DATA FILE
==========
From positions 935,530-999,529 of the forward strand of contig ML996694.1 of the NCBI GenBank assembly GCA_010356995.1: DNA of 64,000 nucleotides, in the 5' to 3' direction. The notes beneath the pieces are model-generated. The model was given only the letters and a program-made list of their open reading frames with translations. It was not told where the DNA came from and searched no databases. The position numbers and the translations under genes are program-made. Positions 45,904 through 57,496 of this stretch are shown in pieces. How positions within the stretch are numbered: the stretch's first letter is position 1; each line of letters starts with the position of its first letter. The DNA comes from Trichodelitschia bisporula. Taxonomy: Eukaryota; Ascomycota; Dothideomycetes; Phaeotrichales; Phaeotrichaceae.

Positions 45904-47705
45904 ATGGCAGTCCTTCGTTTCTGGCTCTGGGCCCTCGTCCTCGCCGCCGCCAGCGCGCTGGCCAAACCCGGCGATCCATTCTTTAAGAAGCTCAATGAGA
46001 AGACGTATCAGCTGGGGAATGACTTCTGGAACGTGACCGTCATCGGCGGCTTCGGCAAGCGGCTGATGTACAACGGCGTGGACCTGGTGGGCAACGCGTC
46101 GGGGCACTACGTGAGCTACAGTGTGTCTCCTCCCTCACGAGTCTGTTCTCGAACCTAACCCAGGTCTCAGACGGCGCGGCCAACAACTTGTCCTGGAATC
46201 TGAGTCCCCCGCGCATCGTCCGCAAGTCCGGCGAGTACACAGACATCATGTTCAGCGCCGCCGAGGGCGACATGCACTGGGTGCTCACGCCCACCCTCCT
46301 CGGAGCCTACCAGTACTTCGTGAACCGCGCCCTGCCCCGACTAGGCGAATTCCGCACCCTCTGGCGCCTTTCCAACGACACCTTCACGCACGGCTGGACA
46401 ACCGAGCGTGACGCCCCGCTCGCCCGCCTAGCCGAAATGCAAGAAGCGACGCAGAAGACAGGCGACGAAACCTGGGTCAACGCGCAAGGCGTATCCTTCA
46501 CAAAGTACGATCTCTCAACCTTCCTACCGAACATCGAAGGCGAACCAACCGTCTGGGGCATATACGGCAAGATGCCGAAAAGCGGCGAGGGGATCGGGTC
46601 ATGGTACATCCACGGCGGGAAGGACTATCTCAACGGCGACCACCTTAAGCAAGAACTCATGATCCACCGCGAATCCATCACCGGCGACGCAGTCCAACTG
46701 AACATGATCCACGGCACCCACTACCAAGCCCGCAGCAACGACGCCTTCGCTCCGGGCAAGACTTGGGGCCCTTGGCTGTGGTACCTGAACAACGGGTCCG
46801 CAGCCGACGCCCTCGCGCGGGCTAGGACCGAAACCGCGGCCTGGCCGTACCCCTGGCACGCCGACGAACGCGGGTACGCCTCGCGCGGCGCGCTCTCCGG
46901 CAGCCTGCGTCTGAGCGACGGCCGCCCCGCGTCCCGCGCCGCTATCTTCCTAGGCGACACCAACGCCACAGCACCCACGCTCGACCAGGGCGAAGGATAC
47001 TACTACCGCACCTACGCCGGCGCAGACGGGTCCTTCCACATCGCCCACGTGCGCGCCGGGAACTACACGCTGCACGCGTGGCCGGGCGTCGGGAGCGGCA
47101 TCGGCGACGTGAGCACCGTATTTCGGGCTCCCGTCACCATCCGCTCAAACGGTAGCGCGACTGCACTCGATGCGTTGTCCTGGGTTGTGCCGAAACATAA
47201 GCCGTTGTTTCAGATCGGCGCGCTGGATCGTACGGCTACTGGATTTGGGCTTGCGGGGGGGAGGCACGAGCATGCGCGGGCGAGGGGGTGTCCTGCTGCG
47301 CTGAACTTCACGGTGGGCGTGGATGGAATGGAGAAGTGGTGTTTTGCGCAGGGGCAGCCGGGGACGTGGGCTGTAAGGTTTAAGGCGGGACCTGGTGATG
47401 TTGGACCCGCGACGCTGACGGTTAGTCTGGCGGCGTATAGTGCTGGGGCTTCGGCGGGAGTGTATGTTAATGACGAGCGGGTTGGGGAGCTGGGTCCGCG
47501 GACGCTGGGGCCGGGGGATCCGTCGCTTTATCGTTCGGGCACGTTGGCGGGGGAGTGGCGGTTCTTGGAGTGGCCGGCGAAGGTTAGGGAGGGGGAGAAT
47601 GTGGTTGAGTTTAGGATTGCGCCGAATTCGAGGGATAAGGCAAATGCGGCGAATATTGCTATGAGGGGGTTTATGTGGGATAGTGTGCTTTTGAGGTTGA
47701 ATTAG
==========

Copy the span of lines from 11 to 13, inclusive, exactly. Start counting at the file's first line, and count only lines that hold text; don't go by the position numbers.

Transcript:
46701 AACATGATCCACGGCACCCACTACCAAGCCCGCAGCAACGACGCCTTCGCTCCGGGCAAGACTTGGGGCCCTTGGCTGTGGTACCTGAACAACGGGTCCG
46801 CAGCCGACGCCCTCGCGCGGGCTAGGACCGAAACCGCGGCCTGGCCGTACCCCTGGCACGCCGACGAACGCGGGTACGCCTCGCGCGGCGCGCTCTCCGG
46901 CAGCCTGCGTCTGAGCGACGGCCGCCCCGCGTCCCGCGCCGCTATCTTCCTAGGCGACACCAACGCCACAGCACCCACGCTCGACCAGGGCGAAGGATAC